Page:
The Library’s ‘Science in Print’ series was expanded this year to include a separate sub-series on ‘Book production in the nineteenth and twentieth centuries’. In this second blog post from the class of 2015-16, co-presenter Dr Sarah Bull reflects on what she learnt.

“This past term, Dr. James Poskett and I helped organise Part II of the Whipple Library’s seminar series ‘Science in Print: Book production in the Nineteenth and Early Twentieth Centuries’. As a relative newcomer to Cambridge, I didn’t know much about the Whipple’s collections outside those relevant my own research on nineteenth-century medicine. Becoming involved in Science in Print gave me a wonderful opportunity to familiarize myself with them.

The first thing that struck me about the Whipple’s rare book collections is their diversity. They not only cover a wide range of scientific subjects, but also run the gamut of print materials produced for different kinds of audiences. This gave us wonderful opportunities to think about how the different forms that scientific publications take on depends a lot on who their audience is—and what their authors and publishers are willing to spend.

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Looking at a variety of scientific journals, including Hardwicke’s Science-Gossip: An Illustrated Medium of Interchange and Gossip for Students and Lovers of Nature (1865-1893) and The Lens: A Quarterly Journal of Microscopy and the Allied Natural Sciences (1872-1873), enabled us to think about how and why some scientific journals (especially microscopy and astronomy journals) experimented with pricy new photoreprographic illustration techniques at a time when photography was still a relatively novel technology, in the 1860s and 1870s—why many (often, less specialized) journals stuck to older illustration techniques.

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The Reverend John George Wood (1827-1889) Collection, which showcases this author’s extensive output of popular works on natural history, also helped is think about the relationships between publications’ material forms and their audiences.

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My favourite book from this collection is a 1900 edition of Wood’s Common Objects of the Microscope (1861), which still has its price stickers and advertising in it. As we discussed during the seminar, this book’s “yellowback” paper binding was characteristic of works sold at railway bookstalls in the last half of the nineteenth century. The binding communicated its status as accessible and entertaining science writing, as well as making it cheap enough that even skilled working-class people could buy it.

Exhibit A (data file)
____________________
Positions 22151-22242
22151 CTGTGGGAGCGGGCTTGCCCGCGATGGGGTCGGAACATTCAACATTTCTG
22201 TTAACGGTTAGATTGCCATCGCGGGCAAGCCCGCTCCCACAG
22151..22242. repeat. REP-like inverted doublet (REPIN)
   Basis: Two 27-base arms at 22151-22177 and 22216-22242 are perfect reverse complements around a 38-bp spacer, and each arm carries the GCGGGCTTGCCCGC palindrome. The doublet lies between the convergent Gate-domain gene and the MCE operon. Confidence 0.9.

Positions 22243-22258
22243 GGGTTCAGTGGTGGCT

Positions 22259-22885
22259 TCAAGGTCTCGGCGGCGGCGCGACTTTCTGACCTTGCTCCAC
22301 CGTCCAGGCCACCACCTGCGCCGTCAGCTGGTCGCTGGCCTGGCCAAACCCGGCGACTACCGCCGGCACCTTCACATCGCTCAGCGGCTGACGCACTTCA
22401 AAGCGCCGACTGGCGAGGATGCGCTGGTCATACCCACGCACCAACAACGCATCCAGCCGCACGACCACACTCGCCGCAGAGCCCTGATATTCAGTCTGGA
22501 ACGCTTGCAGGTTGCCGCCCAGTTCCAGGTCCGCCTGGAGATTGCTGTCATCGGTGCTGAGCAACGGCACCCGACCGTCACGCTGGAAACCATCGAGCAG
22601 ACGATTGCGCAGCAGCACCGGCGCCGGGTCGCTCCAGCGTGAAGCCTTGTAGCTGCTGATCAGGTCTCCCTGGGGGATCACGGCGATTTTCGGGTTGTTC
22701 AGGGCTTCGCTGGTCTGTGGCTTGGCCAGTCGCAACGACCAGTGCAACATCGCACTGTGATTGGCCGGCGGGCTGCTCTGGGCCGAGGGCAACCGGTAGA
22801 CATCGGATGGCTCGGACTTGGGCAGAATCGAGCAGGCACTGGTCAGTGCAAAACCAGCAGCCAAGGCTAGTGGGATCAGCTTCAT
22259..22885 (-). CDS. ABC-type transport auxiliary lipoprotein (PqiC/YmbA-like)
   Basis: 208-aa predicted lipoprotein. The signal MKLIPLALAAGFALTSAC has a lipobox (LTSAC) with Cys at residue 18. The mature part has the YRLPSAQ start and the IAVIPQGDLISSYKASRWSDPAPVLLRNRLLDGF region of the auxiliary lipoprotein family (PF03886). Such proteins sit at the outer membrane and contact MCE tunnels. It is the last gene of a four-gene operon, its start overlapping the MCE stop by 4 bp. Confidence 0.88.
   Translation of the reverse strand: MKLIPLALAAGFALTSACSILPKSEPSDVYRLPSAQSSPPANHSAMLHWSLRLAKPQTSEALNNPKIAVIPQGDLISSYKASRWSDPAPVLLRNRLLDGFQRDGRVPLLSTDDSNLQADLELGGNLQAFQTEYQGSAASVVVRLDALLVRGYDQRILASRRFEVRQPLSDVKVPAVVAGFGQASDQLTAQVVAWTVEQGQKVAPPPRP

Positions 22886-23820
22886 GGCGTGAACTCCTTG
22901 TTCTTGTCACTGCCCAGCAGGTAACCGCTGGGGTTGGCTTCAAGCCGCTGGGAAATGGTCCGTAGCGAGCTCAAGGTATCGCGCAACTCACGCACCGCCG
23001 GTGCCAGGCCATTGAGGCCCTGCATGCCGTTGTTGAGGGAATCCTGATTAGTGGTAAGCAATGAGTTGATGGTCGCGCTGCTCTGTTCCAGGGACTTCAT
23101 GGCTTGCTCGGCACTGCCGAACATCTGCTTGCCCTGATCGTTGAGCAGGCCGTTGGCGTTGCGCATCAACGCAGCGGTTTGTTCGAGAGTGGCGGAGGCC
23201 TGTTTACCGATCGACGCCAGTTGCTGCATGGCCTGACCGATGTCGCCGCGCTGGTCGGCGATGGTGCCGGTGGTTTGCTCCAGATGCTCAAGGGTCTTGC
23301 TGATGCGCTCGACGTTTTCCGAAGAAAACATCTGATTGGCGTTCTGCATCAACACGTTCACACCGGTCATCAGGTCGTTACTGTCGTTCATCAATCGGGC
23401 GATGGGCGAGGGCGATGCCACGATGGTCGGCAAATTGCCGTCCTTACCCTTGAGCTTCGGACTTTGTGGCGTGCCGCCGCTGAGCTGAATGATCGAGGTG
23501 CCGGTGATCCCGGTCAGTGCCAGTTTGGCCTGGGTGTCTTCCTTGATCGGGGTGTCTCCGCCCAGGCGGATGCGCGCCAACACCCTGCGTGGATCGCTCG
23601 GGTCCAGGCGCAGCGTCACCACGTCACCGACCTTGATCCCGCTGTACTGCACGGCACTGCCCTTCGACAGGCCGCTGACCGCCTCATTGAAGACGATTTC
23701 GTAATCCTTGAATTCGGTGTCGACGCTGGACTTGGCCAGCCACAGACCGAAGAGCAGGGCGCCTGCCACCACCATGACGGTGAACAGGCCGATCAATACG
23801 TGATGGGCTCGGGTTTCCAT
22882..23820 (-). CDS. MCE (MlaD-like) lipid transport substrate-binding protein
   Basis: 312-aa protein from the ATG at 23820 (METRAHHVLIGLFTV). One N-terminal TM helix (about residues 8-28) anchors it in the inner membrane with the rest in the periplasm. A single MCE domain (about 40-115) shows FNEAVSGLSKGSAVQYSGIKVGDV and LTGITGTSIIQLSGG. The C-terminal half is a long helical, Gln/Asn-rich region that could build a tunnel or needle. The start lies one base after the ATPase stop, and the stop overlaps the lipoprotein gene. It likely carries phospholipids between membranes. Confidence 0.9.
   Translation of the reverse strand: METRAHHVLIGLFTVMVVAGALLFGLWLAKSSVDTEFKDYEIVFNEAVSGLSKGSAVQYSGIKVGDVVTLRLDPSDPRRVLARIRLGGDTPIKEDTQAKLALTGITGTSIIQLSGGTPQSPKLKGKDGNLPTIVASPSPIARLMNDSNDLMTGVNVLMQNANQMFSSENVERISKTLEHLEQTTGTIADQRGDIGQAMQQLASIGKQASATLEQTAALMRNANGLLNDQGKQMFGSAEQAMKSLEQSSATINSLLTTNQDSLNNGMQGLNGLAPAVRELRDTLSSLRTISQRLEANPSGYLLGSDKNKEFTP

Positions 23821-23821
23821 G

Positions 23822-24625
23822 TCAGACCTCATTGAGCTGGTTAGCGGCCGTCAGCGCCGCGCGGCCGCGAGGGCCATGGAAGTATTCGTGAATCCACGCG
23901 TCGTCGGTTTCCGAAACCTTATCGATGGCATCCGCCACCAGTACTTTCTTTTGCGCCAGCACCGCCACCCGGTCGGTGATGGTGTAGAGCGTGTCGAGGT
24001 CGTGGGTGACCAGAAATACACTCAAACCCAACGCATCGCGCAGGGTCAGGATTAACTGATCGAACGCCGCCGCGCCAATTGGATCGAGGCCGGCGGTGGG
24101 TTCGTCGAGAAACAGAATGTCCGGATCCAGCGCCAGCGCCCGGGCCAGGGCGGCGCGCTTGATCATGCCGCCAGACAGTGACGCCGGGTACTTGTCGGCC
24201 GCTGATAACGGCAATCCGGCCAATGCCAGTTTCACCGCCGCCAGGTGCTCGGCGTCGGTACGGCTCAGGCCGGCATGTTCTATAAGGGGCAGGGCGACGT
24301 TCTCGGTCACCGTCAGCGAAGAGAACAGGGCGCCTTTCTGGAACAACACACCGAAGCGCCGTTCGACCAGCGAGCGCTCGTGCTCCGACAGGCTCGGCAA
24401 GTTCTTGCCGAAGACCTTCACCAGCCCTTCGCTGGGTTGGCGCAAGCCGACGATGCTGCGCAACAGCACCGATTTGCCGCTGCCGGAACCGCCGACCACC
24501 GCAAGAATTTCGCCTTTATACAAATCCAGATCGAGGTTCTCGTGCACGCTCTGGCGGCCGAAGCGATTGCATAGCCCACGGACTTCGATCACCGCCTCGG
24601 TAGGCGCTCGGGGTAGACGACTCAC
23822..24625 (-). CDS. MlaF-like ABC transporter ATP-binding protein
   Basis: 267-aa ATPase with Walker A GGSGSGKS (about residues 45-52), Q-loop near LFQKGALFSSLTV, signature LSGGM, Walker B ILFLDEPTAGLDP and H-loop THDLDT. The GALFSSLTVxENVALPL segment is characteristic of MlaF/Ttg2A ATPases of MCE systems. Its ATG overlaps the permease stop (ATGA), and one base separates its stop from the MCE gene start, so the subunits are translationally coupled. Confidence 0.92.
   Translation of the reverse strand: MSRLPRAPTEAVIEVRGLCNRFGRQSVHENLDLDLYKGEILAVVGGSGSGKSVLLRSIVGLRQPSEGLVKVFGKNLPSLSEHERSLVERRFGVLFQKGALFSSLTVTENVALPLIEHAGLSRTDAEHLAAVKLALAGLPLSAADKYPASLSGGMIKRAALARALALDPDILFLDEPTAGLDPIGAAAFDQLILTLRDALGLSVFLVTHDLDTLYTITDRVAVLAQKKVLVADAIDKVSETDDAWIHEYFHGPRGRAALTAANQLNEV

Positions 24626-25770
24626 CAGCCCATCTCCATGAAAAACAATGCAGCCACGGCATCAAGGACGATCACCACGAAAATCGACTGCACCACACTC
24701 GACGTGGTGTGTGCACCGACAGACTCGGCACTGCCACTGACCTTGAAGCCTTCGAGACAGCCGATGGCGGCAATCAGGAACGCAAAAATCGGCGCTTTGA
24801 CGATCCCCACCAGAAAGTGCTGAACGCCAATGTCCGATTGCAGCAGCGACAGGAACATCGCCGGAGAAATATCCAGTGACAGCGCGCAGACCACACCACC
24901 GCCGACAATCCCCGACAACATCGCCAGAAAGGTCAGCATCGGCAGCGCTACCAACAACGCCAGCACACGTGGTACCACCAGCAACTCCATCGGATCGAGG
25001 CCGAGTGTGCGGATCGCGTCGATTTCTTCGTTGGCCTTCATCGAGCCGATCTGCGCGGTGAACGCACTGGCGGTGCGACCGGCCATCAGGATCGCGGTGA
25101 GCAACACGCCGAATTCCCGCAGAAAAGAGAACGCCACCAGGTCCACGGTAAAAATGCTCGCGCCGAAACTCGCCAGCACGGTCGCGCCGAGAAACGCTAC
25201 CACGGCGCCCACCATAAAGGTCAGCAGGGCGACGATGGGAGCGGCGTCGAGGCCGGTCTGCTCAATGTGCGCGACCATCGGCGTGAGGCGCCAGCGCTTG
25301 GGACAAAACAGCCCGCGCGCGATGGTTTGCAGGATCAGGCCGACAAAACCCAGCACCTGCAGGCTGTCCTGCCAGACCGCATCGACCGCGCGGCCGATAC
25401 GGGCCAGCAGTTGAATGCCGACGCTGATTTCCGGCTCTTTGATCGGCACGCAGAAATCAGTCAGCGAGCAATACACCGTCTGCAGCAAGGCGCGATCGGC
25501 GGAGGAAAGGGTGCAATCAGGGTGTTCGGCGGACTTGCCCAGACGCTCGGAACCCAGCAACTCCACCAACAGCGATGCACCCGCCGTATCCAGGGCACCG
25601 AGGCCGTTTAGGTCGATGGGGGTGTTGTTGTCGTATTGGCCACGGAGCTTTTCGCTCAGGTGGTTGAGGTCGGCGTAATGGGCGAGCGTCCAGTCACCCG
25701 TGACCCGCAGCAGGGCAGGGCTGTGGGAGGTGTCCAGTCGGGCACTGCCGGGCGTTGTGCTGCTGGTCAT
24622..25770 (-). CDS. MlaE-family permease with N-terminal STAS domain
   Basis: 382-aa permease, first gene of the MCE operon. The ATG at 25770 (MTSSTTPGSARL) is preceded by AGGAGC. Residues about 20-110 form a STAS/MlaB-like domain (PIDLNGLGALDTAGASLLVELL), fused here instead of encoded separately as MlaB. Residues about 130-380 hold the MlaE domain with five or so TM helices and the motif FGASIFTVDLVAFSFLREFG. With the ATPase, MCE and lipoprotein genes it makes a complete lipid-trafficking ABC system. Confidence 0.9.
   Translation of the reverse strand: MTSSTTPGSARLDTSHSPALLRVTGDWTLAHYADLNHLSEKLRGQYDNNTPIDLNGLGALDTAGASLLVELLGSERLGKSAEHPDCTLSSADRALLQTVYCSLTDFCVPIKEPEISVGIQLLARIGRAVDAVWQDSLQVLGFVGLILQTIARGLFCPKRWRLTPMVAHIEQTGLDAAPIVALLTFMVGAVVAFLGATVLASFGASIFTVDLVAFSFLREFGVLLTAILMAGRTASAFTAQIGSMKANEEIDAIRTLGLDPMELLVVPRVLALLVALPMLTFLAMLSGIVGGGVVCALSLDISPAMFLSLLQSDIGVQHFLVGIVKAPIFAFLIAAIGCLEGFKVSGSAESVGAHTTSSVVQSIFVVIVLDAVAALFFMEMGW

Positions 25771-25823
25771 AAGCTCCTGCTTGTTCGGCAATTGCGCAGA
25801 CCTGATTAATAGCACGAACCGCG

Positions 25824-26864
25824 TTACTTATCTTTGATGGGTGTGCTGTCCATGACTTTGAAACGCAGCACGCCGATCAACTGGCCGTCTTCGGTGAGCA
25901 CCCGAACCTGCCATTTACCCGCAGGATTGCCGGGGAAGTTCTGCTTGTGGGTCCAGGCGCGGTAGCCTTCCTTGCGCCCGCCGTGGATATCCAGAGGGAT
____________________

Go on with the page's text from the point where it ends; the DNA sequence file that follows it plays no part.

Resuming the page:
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One of the interests that guides my own research is in how the same works often take on different material forms over time, becoming different kinds of objects that communicate different things about the text to their readers. I was, therefore, excited to find that the Whipple holds multiple editions of many important scientific works. James and I were able to use three different editions of The Newtonian System of Philosophy (published in 1798, 1827, and 1828) to show how book production changed in the early nineteenth century, with the emergence of new paper-making and book-binding techniques.

We also used two different versions of the sixth edition of Charles Darwin’s Origin of Species, published in 1901, to show how Victorian publishers often packaged the same works in different ways for different audiences: one of these books is a library edition of the Origin, aimed at readers interested in using and displaying the book on their library shelves for many years. The other is a paperback edition, targeted to an audience more interested in purchasing an inexpensive copy than they were in showing off their taste. The Whipple also holds a first edition of Origin of Species (1859), so we can see the form in which its first readers encountered it 42 years earlier.

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We were also lucky to work with Dr Josh Nall, Curator of Modern Sciences at the Whipple Museum, for our session on nineteenth and early twentieth century illustration techniques. Complementing the Whipple Library’s collections, the Whipple Museum owns a large number of printing blocks that were used in the making of trade catalogues for several scientific instrument companies, including the Cambridge Scientific Instrument Company. Examining these catalogues’ illustrations alongside the very tools that made them brought some of the illustration processes that we’d been discussing to life in a new way for me.


Being involved in Science in Print this year not only taught me a lot about the Library’s and Museum’s collections. It also taught me a lot about scientific print culture in the nineteenth century, and made things that I previously knew only in a theoretical sense (such as the fact that scientific journals produced for different audiences would probably look and feel very different) more concrete. The seminars were especially valuable in this regard. Questions emerged in my discussions of works from these collections with the great group of people who came out to Science in Print II that I never would have thought of asking, and I found myself looking for the answers after the sessions had ended. I’m looking forward to digging even deeper into the collections and having more discussions like this at HPS in the future.”

Dr Sarah Bull, Wellcome Trust Research Fellow, Department of History and Philosophy of Science, University of Cambridge.
March 2016